Effect of Process Variables and Contaminants: For a given concentration of tin and nickel in a solution, the factor exerting the most profound influence on the ...
Operating Conditions for Tin Reflowing: Plating thickness, in. . . . . . . . . . . . . . . . . . . . . . . . . . Immersion time, sec. . . . . . . . . . . . . . . . . . . . . . . . . . Temp. of oil bath, "F . . . . . . . . . . . . . . . . . . . . . . . . . Acid neutralization value, ........ mg KOHIgm of oil . . . . . . . . . . . . .
Oprirnion 0.00025 6
2-10 480-5 10
Troubleshooting for Tin Reflowing
TIN-NICKEL ALLOY PLATING by S.K. Jalota
Range 0.0001 -0.0003
Add fatty acid flux
Tin-nickel may be electroplated directly on basis metals such as steel, copper, brass and on an undercoat of copper or nickel o n zinc diecastings. The alloy is an intermetallic compound of approximately 65% tin and 35% nickel. Tin-nickcl ;illoy plnling offcrs ;I rcplaccnwlt o r a n oltcrnative to dccor:itivc chroinium plating for a number of indoor and outdoor applications because of its attractive faint rose-pinkish color which gives it a very pleasant appearance. The alloy is resistant to corrosion and tarnish and has good contact and wear resistance. Its hardness lies between those of nickel and chromium. It has excellent frictional resistance and the ability to retain an oil film on its surface. Tin-nickel alloy plating solutions have deep throw so that where there is a problem in plating chromium in deep recesses, tin-nickel is an alternative. Because of these and a number of other properties, tin-nickel alloy has found its use in light engineering fields and in the printed circuit board manufacturing industry as an excellent etch resist and a substitute for gold. Tin-Nickel Alloy Plating from Fluoride Baths: Solution Composifion: 49 g/L Stannous chloride'anhydrous (SnCI,). . . . . . 6.5 oz/gal " 300 Nickel chloride (NiC1,6H20) . . . . . . . . . . . . 40.0 Ammonium bifluoride(NH,HF,) . . . . . . . . 7.5 56
Acid Neutralization Value mg KOH/gm oil =
ml NaOH x 5.61 1 weight oil sample, gm
Stannous tin . . . . . . . . . . . . . . . . . . . 3.5- 5.0 oz/gal 26-38 g/L Nickel.. ...................... 8.0-11.0 " 60-83 " Total fluoride.. . . . . . . . . . . . . . . . . 4.5- 6.0 " 34-45 " pH .......................... 2-2.5 The solution pH can be adjusted by additions of ammonium hydroxide (to raise) and ammonium bifluoride (to lower). The total fluoride content should be at least as high as the total tin content (both stannous plus stannic). Operating Conditions: Temperature. . . . . . . . . . . . . . . . . . . 150°F 65°C Voltage.. ..................... 2-4V Cathode current density . . . . . . . . . . 25 amps/ft' 2.8 amps/dnP Agitation is not necessary for thin deposits but mechanical agitation may be necessary for thick deposits. Continuous filtration is necessary to remove the suspended matter. Anodes: Only nickel anodes may be used. Alternately, tin anodes may be used in conjunction with nickel anodes in the ratio of 2:1 respectively. When tin anodes are used, they have to be taken out of the solution during idling periods. I t is not necessary to take out the nickel anodes. When only nickel anodes are used, tin content of the solution is maintained by regular additions of anhydrous stannous chloride. Solution Prepara f ion: The nlating tank is 21'3 filled with water and heated. The required quantity of nickr---el chloride is dissolved first. Ammonium fluoride is added next. Stannous chloride is added when both the nickel chloride and ammonium bifluoride have been dissolved. Ammonium hydroxide is used to adjust the pH between 2 and 2.5. The solution is dummied for 4 t o 6 hours while filtering it through activated carbon before it is put to usc ~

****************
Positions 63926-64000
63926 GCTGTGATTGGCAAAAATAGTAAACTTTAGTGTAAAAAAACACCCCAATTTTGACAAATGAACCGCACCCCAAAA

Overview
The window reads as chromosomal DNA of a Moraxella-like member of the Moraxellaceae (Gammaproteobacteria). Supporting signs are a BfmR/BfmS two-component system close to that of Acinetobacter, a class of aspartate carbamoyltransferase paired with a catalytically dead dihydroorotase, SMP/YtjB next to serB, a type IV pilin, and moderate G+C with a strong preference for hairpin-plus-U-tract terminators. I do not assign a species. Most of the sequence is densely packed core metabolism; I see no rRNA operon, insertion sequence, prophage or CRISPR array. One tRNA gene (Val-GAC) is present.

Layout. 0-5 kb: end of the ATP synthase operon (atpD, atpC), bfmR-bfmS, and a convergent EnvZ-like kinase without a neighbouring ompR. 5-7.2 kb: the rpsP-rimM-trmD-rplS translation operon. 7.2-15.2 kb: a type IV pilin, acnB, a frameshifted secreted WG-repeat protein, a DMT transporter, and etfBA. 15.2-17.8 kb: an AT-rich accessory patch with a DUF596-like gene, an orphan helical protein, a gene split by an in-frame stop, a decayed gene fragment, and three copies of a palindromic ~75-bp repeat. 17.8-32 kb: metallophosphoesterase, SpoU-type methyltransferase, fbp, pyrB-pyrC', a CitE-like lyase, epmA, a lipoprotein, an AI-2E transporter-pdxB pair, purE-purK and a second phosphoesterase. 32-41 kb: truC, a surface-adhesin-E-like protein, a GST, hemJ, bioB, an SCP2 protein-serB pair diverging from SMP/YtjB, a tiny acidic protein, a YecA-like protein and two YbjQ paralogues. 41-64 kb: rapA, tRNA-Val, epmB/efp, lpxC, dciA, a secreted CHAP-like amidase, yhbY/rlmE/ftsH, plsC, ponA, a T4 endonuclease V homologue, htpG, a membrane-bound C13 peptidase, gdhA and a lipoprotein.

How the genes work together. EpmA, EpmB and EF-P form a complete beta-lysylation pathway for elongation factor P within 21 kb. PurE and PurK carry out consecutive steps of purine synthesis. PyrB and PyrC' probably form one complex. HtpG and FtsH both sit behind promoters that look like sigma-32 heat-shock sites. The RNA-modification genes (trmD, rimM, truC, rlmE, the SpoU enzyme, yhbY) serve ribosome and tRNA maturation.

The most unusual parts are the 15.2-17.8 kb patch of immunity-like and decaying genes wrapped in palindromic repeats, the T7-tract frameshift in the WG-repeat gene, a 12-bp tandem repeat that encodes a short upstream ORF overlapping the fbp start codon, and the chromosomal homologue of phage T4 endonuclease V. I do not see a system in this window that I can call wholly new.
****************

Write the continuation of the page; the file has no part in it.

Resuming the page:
ZINC PLATING by Herb Geduld